Graduation Year


Document Type




Degree Granting Department


Major Professor

Thomas H. Brandon, Ph.D.

Committee Member

David D. Drobes, Ph.D.

Committee Member

Jonathan Rottenberg, Ph.D.

Committee Member

Kristen Salomon, Ph.D.


self-regulation, addiction, tobacco, negative reinforcement, task persistence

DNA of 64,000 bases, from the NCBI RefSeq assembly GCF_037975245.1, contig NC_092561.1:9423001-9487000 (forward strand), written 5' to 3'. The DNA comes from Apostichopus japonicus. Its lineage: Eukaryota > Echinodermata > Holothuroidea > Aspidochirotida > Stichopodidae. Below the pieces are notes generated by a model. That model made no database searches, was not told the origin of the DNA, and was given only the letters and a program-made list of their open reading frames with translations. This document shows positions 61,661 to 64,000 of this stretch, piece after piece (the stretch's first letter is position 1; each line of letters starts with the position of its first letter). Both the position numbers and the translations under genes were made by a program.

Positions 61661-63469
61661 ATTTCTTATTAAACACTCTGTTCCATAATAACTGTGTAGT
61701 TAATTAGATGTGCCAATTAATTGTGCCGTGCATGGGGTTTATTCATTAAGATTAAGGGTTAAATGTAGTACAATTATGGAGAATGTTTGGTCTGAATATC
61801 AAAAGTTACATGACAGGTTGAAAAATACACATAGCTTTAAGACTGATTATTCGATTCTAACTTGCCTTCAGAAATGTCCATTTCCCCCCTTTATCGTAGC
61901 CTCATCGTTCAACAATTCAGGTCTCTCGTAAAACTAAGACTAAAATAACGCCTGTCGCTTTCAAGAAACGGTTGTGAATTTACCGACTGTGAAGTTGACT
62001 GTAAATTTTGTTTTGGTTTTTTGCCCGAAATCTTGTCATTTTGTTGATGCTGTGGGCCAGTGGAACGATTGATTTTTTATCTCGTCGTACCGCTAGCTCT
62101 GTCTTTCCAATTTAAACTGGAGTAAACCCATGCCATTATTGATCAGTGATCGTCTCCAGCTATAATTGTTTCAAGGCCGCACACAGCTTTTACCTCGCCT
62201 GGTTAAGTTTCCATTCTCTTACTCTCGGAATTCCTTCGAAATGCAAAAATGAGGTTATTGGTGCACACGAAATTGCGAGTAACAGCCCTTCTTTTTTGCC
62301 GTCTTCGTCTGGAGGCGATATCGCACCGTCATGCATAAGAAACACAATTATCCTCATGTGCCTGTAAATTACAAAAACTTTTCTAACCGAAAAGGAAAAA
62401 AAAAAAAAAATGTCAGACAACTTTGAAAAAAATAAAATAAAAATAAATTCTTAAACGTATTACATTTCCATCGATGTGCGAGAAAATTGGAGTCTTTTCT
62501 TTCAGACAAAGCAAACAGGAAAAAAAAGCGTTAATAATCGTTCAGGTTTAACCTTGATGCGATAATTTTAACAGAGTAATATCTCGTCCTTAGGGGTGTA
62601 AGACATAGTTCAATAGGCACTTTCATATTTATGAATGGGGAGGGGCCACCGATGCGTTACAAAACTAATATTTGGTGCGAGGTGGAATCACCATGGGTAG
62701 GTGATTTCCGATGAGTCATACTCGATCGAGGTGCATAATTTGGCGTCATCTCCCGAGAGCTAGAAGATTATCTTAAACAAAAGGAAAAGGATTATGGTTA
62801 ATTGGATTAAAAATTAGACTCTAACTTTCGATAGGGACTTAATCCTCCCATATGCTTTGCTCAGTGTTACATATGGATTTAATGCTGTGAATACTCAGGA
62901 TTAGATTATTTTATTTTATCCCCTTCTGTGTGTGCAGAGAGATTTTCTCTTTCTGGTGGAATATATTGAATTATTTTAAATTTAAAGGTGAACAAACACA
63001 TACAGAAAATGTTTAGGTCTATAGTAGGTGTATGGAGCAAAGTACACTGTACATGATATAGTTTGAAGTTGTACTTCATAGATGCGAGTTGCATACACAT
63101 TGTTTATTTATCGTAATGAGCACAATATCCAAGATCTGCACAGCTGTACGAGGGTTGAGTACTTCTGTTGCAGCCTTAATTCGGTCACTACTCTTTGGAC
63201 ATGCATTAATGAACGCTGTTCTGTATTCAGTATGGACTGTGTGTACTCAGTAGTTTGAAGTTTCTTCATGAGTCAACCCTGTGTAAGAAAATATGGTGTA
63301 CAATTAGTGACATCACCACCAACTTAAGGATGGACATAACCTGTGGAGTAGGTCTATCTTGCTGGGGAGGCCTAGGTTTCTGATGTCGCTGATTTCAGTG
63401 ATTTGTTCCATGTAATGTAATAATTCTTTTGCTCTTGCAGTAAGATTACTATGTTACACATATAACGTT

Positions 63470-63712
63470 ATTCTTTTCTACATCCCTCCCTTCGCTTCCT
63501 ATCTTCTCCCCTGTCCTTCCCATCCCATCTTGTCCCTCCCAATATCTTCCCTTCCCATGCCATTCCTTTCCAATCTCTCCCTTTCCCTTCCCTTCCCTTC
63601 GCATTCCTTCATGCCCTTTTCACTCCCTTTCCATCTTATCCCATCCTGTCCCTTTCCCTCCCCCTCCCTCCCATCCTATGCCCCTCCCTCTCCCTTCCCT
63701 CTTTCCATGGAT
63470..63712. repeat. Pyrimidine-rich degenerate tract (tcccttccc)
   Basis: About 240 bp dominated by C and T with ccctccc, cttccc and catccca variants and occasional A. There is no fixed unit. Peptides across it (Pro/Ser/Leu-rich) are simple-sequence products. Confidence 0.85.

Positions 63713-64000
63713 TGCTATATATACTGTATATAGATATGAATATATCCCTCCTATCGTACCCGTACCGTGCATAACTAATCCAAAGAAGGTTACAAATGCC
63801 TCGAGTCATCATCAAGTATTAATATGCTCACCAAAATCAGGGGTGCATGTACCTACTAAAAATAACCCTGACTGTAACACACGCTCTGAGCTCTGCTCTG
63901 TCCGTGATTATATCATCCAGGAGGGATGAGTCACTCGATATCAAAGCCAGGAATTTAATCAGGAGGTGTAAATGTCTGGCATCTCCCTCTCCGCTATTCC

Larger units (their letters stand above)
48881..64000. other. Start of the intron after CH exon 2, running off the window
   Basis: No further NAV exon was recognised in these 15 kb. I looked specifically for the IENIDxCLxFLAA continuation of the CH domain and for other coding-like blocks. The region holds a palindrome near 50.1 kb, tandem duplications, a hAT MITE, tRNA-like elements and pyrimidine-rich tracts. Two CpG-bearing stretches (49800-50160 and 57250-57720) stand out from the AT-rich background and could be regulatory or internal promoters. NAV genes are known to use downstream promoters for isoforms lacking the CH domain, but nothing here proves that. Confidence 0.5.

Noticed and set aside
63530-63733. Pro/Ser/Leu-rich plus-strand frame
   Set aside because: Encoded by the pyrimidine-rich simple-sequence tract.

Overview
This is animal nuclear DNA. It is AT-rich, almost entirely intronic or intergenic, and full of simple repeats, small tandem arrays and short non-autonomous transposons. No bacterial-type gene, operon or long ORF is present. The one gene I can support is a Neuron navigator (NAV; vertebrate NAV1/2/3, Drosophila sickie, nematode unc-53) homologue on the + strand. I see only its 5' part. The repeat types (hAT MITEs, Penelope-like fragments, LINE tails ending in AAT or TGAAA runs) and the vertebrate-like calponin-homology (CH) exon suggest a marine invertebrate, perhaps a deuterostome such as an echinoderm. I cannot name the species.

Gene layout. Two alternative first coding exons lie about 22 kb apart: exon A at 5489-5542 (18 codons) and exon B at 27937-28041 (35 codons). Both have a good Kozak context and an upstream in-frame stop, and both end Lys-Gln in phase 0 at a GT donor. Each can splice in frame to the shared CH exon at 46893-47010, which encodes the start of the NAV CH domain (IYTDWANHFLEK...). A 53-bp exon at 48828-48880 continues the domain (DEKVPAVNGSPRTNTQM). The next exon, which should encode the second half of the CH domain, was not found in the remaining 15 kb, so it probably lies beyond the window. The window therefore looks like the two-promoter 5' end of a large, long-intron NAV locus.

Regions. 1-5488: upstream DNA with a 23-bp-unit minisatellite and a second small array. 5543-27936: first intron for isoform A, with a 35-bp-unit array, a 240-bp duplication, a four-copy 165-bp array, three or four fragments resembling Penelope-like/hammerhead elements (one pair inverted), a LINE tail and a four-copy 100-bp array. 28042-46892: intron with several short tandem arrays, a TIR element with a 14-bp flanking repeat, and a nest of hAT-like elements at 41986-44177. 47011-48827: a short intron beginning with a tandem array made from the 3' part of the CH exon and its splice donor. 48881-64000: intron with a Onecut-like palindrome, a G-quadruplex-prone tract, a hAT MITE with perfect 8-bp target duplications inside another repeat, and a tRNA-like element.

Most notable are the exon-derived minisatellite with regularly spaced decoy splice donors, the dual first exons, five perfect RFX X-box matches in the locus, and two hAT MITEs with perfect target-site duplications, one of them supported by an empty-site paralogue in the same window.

Based on a model that considers self-control (SC) to be a limited resource, research suggests that diminished SC resources increase the likelihood of smoking. Yet, no study has evaluated how smoking affects SC resources. This study used a randomized, 2 x 2 crossed factorial (SC depletion manipulation X smoking manipulation), between-subjects design to test the hypothesis that smoking restores depleted SC resources. To manipulate SC depletion, half of the 132 dependent smokers were instructed to suppress their emotional reaction to a brief video depicting environmental damage (i.e., Depletion), whereas the other half were instructed to “act natural” (i.e., No Depletion) during viewing. Half of the participants in each condition then smoked a cigarette, whereas the other half sat patiently, without smoking (i.e., Smoke vs. No Smoke). All participants then completed two behavioral measures of SC (Mirror Tracing Performance Task: MTPT; and breath-holding). As hypothesized, a disordinal interaction occurred between the Depletion and Smoking manipulations for duration of time spent on the MTPT. That is, participants in the depletion condition showed less persistence on the MTPT, unless they were permitted to smoke. There was no evidence for mediation of this effect from the influence of smoking on affect and/or urge. Thus, smoking appeared to restore depleted SC resources, independent of its effects on self-reported affect and urge. Findings suggest that restoration of SC resources may represent another form of negative reinforcement from smoking that may play a role in nicotine dependence, and could inform treatment development.